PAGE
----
The Paris-Vincennes line operated from 1853 to 1969, going through the 12th arrondissement. By 1993, the A line had taken over much of its traffic, the 4.5 km (3 mile) route was abandoned, redesigned and opened to the public. Now known as the Viaduc des Arts, the arches under the former railroad are filled with fascinating art shops, galleries and architectural studios. No vehicles or bicycles are admitted on the elevated portion, so this is a great place to take a leisurely walk in the city, about 30 feet (10 meters) high, almost at the level of the tree tops.
The promenade begins below street level, not far from the Daumesnil métro (it then runs east to within about a block from the Opéra Bastille). Once you get down to the former railroad bed, you see that it also runs to the east, going underneath a major north-south street. The signs indicate that the eastern portion of the promenade is to be shared by pedestrians and bicycles. We headed west, looking forward to being elevated, rather than walking in a 'cut' running below street level.
I had remembered standing at the street below, gazing upward and wondering why in the world a former railroad would simply run into--or possibly even though--an apartment building. But once I was on the elevated walkway, I could finally see how cleverly the new buildings were designed, honouring the right of way to the millimeter.
A sign gives a brief history of the project, the hours it is open to the public, and indicates who may not use the elevated portion.
As the elevated structure crosses roads, you feel as though you are on a balcony with a view.
Along the way, there are numerous signs indicating how far you have have to go before reaching various destinations.
The walk is so nice. We were there when thousands of roses were finishing. The day was hot, but the trees proved cooling shade and breezes were seldom blocked by buildings.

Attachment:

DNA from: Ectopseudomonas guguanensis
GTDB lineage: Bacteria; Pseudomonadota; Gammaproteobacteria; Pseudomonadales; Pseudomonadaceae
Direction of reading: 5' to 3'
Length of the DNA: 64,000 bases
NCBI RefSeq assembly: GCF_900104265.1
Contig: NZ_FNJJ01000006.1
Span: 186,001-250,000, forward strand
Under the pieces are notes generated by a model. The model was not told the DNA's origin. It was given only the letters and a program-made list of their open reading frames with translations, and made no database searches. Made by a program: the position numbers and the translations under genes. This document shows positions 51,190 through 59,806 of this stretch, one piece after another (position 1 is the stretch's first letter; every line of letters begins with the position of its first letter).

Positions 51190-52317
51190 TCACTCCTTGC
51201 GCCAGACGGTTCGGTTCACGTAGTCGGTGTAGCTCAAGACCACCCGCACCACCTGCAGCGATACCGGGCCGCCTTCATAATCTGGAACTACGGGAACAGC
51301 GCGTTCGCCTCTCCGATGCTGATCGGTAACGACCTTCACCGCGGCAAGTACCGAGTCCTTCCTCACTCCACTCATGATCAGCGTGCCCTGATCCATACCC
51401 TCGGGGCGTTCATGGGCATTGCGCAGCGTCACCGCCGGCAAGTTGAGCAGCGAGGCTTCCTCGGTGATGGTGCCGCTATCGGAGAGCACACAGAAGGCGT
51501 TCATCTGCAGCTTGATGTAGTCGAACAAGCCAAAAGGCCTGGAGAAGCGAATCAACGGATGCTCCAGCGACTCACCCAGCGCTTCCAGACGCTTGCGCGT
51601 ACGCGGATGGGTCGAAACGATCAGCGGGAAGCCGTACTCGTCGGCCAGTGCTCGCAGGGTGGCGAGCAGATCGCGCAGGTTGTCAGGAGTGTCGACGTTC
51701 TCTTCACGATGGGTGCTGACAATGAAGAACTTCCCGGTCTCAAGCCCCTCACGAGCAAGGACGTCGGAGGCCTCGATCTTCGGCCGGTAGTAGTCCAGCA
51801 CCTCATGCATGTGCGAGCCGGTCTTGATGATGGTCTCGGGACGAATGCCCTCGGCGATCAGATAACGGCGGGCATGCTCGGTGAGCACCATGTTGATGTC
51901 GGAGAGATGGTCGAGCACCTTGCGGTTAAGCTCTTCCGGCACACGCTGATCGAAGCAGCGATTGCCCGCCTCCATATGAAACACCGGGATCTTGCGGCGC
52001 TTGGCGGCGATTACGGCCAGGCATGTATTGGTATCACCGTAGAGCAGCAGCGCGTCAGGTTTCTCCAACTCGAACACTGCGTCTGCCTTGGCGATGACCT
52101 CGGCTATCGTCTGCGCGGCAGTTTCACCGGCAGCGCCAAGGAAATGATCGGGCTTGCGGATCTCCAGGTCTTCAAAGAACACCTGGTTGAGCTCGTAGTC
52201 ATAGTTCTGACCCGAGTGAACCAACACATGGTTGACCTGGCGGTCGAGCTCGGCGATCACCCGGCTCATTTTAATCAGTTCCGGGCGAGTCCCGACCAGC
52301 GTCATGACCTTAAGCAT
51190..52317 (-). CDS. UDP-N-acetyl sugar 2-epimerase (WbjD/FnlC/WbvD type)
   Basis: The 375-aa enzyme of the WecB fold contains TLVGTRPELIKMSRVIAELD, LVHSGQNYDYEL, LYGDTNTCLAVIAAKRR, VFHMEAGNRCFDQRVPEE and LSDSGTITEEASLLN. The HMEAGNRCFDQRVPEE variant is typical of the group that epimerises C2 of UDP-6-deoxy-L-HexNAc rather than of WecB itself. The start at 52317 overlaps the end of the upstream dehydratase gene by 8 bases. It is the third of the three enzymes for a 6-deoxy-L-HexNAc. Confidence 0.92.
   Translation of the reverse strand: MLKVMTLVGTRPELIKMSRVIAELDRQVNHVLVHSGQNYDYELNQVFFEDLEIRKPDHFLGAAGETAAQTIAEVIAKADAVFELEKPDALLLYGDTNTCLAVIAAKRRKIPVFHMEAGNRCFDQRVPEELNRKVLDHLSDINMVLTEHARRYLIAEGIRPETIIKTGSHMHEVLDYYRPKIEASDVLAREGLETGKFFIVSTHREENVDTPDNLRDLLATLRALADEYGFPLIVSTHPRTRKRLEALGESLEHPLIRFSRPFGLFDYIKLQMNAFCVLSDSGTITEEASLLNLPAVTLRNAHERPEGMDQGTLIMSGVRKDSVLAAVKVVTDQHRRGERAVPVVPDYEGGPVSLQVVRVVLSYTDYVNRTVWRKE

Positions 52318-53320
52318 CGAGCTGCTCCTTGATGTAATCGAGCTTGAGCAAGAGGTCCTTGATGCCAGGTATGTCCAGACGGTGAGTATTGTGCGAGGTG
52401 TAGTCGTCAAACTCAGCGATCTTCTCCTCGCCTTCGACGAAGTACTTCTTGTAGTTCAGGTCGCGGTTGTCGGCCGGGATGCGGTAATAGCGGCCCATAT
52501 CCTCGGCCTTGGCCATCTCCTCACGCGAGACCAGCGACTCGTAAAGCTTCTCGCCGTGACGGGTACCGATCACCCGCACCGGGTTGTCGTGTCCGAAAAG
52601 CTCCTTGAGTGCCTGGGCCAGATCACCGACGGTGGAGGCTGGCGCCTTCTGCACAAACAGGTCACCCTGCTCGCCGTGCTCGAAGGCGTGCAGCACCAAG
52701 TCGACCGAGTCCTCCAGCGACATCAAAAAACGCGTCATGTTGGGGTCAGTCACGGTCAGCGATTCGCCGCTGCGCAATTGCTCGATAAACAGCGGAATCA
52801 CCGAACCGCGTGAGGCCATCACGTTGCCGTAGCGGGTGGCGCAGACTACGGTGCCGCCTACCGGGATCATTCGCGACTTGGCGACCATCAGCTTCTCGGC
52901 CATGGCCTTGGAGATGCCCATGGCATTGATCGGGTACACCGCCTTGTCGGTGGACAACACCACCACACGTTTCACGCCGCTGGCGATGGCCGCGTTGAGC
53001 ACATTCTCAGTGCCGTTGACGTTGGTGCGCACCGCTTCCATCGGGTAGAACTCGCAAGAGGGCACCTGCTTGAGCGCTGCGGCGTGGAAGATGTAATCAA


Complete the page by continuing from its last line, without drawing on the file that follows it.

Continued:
This structure provide places for insects--a type of insect hotel offering various accommodations, hollow reeds, etc. Remember, this is 30 feet in the air, on a stone/brick structure and not on the edge of a woodland.
The water ran for several blocks, almost recalling the old Roman aqueducts, but those utilitarian structures were never this wide nor this beautified with lush vegetation.
Plants need water, and so do the hot visitors. Typical for Paris, we are told the source for the water.
The buildings to the south of the elevated promenade were rather more splendid that those to the north. Art Nouveau (?) figures strangely ornament a structure opposite the large Gare de Lyon (station for trains heading south to Lyon, one of the nation's major railway hubs).
After walking several kilometers, we reached the western end. The new terraced buildings designed to accommodate the new stairs also featured successful plantings.
This is an attraction seldom seen by tourists having but several days in Paris, but the locals clearly enjoy their very special green belt.